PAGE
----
Visiting enchanted mountains

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When visiting enchanted mountains…

By Phindiwe Nkosi

Indlela ibuzwa kwabaphambili” – wisdom is learnt from the elders or those that have travelled the road before you.

As an African travel writer, you get to hear and see a lot of things that you may or may not believe. A lot of these phenomena are not so much captivated in books, but people. While it is important to do formal research before going to a particular place, nothing replaces local, acquired knowledge.

Travel often incorporates travelling to places that are not what they seem. For example, while in South Africa and Lesotho, I came across two entranced mountains, said to be “mountains of the gods”. What stood out the most was that the mountains were officially known by other names, but some locals swore that there was more to them than what met the eyes.

The first enchanted mountain was mentioned to me by an award-winning cultural expert, Grace Masuku. While at Pilanesburg National Park, she told me about the mysterious terrain that was on the very terrain. She told me of how she had informed the local authorities and warned them that no one should enter, lest they never return.

While in Lesotho, I was captivated by stories of Thaba-Bosiu (“Mountain at Night”); which were said to not be stories at all. The mountain is believed to be bewitched in some way and “grows” at night to the benefit of those it protects. Many Basotho believe that this is true and was exemplified in a battle whereby the mountain constantly grew and confused the enemy to the victory of the native Basotho.

When visiting enchanted mountains, here is what you should know – according to locals:

  • Never climb the mountains; you won’t return.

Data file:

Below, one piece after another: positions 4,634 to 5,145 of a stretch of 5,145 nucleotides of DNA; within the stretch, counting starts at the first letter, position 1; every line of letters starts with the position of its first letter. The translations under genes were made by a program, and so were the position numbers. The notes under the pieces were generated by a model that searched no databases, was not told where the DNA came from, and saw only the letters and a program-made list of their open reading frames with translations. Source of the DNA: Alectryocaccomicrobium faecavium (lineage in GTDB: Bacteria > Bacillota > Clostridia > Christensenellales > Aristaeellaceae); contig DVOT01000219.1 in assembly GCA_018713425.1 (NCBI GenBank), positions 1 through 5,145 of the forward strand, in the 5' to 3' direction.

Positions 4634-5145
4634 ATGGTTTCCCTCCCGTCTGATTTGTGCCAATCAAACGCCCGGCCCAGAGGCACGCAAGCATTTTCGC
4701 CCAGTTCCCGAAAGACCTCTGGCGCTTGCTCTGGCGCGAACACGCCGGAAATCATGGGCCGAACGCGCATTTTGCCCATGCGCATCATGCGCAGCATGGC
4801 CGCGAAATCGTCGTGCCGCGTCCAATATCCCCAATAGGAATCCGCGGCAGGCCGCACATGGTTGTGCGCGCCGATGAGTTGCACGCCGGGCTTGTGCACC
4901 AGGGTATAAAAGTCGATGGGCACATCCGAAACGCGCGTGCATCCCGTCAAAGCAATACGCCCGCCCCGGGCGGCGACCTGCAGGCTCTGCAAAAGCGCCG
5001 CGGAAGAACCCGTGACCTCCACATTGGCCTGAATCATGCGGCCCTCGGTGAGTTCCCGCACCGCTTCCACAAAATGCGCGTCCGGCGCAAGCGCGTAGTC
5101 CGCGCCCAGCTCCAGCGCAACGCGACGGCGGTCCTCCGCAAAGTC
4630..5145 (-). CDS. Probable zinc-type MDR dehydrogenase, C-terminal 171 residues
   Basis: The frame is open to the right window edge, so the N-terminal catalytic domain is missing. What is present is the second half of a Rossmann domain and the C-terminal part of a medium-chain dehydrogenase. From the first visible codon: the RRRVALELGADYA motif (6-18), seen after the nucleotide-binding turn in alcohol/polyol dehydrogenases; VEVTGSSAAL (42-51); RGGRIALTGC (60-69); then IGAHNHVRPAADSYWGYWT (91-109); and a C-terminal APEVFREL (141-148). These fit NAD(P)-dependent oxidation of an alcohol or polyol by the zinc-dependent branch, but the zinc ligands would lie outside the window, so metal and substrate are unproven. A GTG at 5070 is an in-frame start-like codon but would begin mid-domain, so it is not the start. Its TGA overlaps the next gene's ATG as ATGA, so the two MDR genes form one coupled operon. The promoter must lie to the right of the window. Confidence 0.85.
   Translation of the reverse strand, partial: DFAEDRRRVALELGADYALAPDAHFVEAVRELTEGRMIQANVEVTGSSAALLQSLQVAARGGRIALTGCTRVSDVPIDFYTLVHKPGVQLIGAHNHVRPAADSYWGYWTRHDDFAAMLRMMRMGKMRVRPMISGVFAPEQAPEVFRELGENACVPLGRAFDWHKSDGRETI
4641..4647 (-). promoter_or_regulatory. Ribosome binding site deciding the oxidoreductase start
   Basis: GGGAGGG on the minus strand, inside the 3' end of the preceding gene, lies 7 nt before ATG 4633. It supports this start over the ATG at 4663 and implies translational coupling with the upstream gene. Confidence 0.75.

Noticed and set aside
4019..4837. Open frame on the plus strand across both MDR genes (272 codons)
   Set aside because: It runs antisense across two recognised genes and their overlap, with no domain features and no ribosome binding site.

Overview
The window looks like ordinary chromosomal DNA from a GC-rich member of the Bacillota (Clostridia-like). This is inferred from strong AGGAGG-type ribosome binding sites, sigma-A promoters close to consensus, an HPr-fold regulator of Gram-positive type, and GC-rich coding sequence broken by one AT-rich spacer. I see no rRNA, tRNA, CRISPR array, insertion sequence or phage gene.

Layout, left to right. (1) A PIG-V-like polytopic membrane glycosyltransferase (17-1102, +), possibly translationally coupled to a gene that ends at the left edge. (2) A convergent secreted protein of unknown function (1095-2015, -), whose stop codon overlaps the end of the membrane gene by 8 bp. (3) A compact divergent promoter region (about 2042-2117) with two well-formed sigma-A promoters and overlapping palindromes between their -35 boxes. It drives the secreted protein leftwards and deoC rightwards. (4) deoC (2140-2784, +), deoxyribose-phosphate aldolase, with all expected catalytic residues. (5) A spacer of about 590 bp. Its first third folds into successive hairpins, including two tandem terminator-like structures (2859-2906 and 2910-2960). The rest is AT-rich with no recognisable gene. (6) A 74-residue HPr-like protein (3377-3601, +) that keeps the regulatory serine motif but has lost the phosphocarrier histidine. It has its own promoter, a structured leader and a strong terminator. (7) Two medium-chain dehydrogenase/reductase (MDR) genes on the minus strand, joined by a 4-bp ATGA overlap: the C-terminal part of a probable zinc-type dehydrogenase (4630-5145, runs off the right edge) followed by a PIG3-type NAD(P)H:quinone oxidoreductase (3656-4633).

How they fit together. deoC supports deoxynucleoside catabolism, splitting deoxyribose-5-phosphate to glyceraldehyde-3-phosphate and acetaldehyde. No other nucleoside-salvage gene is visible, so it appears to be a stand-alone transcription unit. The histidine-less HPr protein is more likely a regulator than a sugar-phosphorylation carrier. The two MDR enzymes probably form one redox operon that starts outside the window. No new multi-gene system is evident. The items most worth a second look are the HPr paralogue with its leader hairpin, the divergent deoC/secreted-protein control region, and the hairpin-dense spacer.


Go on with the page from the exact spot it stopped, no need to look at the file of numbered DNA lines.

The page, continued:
Self-explanatory.

  • Trust indigenous insight over science/logic.

At times, one can be told be quite or walk past areas you are not supposed to look back at. Locals believe that one should obey without questioning.

  • Mystical ground

Do not ascend without an “invitation” to these sites which many locals described as spiritual shrines.

  • Voices

Those that believe in these mountains claim to have heard the voices of people in the village, cattle and rivers from such sites, even though there are no nearby villages. Some even cite surreal visions.

  • Trust indigenous insight over science/logic.

In such domains, indigenous insight is more valued than science, so don’t over-think or reason logically.

Do you know other enchanted places or have you been to such? Do you believe in enchanted mountains? Share your experiences, tips and views by commenting below.

Image by: LotusHead 

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Bewitched by the magic of France, Melissa Jane Cook is an intrepid explorer. A lover of traversing the globe, she eagerly absorbs different cultures and laps up the magnificent oceanic experiences. Wooed by words and writers alike, her penchant for facials, chocolate, owls and bugs, is surpassed only by her fascination with the stage aglow in lights or bookshelves that heave with stories, where characters invite her along on their marvellous journeys.

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